Quad needs both economic & military plan for Indo-Pacific

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Quad needs both economic & military plan for Indo-Pacific


By Yusuf T Unjhawala



The chiefs of navy of Japan, US, Australia and India sharing the stage at the recent Raisina Dialogue in Delhi comes just a couple of months after the officials from these countries met in Manila to revive the Quadrilateral Security Dialogue giving a clear indication of the military aspect of the grouping which is being called the Quad. The move indicates India’s readiness to shed its past inhibitions about the militarisation of the grouping and willingness to take greater responsibility in the security of the Indo-Pacific region.

The sudden revival of the Quad and the overt display of its militarisation shows how serious the members of the Quad consider the Chinese threat to be. China’s unilateralism, disregard for rule based order, use of infrastructure development and investments in the region for geopolitical gains have hastened the process.

China sees the Quad as a stepping stone for an Asian NATO that is designed to contain it. The members of the Quad deny that the grouping is to contain China or any other. The Quad cannot become an Asian NATO for the following reasons:-One, the driving force behind the grouping are Japan, India and Australia who are most threatened by China’s rise and are uncertain of America’s role in the region although it is part of the Quad. Japan and Australia which are treaty allies of the US, don't trust its security guarantee.

Japan has shed its pacifist constitution giving more power to its military and increased its defence budget. In fact, US President Donald Trump has indicated his support for Japan developing its own nuclear weapons than rely on the US.

Similarly, Australia doesn’t think the US will remain the most powerful country in the world. Australian PM Malcolm Turnbull in his introduction to the new foreign policy white paper wrote that “Australia must be sovereign not reliant”. India has historically been averse to any military alliance directed against any other country.

Two, A NATO style article 5, is unlikely. The US is increasingly seen as an unreliable ally. Furthermore, none of the countries of the Quad are likely to fight on behalf of the other. Japan is not going to help India if a war breaks out with China and vice versa. However, there can be greater cooperation in terms of weapons supply, intelligence sharing, diplomatic pressure and posturing.

Three, the Quad’s goal is to keep the sea lanes of the Indo-Pacific free and open for inclusive and prosperous region. This does not require a NATO style military alliance. However, the US will play a major role in the Quad as the most powerful country in the world and its support is required for effective rule-based order. None of the other members of the Quad are capable of individually or collectively shaping the events around the Indo-Pacific.

Exercise Malabar provides the template for maritime cooperation between the Quad with focus on anti- submarine warfare, antipiracy operations, sea interdiction, humanitarian and disaster relief and joint patrolling, which India has been non-committal about so far. Assigning areas of responsibility will allow better allocation of naval assets.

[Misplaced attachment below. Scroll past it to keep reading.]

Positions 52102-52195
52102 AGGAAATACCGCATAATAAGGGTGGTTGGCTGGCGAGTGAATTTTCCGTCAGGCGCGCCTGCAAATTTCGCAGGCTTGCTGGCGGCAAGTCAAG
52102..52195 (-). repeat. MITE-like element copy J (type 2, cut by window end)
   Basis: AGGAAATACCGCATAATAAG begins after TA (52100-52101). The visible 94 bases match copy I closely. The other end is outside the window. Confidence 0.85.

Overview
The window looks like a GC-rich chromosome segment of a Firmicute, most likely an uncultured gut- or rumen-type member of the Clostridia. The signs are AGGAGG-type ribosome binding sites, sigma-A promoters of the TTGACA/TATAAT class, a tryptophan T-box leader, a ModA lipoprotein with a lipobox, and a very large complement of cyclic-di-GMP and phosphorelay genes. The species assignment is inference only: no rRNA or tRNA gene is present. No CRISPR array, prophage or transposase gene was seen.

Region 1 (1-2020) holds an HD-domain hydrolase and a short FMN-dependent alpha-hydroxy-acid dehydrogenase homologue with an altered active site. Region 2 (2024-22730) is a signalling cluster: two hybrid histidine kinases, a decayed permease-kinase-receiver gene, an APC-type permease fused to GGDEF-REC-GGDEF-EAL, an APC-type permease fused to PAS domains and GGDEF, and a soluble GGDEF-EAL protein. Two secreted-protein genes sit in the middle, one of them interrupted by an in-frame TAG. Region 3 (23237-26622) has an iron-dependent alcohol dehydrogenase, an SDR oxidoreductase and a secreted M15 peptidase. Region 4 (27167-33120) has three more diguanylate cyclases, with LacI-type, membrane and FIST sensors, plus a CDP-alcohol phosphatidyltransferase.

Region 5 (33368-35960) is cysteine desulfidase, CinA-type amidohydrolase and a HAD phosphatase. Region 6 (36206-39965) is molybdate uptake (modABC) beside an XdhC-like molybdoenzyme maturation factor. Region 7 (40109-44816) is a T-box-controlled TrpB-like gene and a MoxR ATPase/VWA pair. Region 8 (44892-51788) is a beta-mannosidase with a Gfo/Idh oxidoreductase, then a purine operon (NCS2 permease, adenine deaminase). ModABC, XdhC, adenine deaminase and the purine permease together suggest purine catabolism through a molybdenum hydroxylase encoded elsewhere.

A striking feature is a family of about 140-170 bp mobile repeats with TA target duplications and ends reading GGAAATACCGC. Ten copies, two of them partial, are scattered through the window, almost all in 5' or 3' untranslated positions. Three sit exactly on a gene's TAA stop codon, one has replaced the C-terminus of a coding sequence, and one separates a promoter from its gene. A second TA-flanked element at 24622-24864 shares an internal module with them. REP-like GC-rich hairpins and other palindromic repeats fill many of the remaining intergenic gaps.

India will be responsible for the security of the Indian Ocean which it considers as its primary area of interest. The new US national security strategy states that it supports India’s leadership role in the security of the Indian Ocean and throughout the broader region This will allow the US which has major presence in the IOR to allocate more naval assets in the Pacific Ocean and the South China Sea.

This will help India as it will force the Chinese Navy to allocate more resources in that region than expand its footprint in the Indian Ocean. The Quad will not be successful in achieving its objectives if it does not have a sound economic agenda and focuses only on the military aspect. China’s geopolitical play is backed by its economic might which it is using to make infrastructure and other investments under the Belt and Road Initiative (BRI). The Quad will have to provide an alternative.

The Indo-Japanese Africa Asia Growth Corridor (AAGC) can be adopted by the Quad. The AAGC envisages to enhance capacity and skills, quality infrastructure and institutional connectivity, development and cooperation projects and people to people partnership. The connectivity is going to be sea-based rather than land in contrast to China's BRI.

India should look to derive economic gains from the Quad. It needs over a trillion dollars in investments in its infrastructure and the manufacturing sector to create the millions of jobs that are required for its rising working age population. At the same time, India has to use the Quad to strengthen its military capabilities.

India has is a major defence partner of the US that allows the US to share advance weapons and technology to India. India is exercising its strategic autonomy by being part of the Quad and not compromising it as some analysts suggest. India joined its first security grouping last year when it was inducted into Shanghai Cooperation Organization. It is part of India’s policy of engaging with every power in what is being termed as multialignment. Being part of the Quad will strengthen India’s economic and military capability and establish itself as a security provider in the Indo-Pacific region.


(The writer is Editor, Defence Forum India)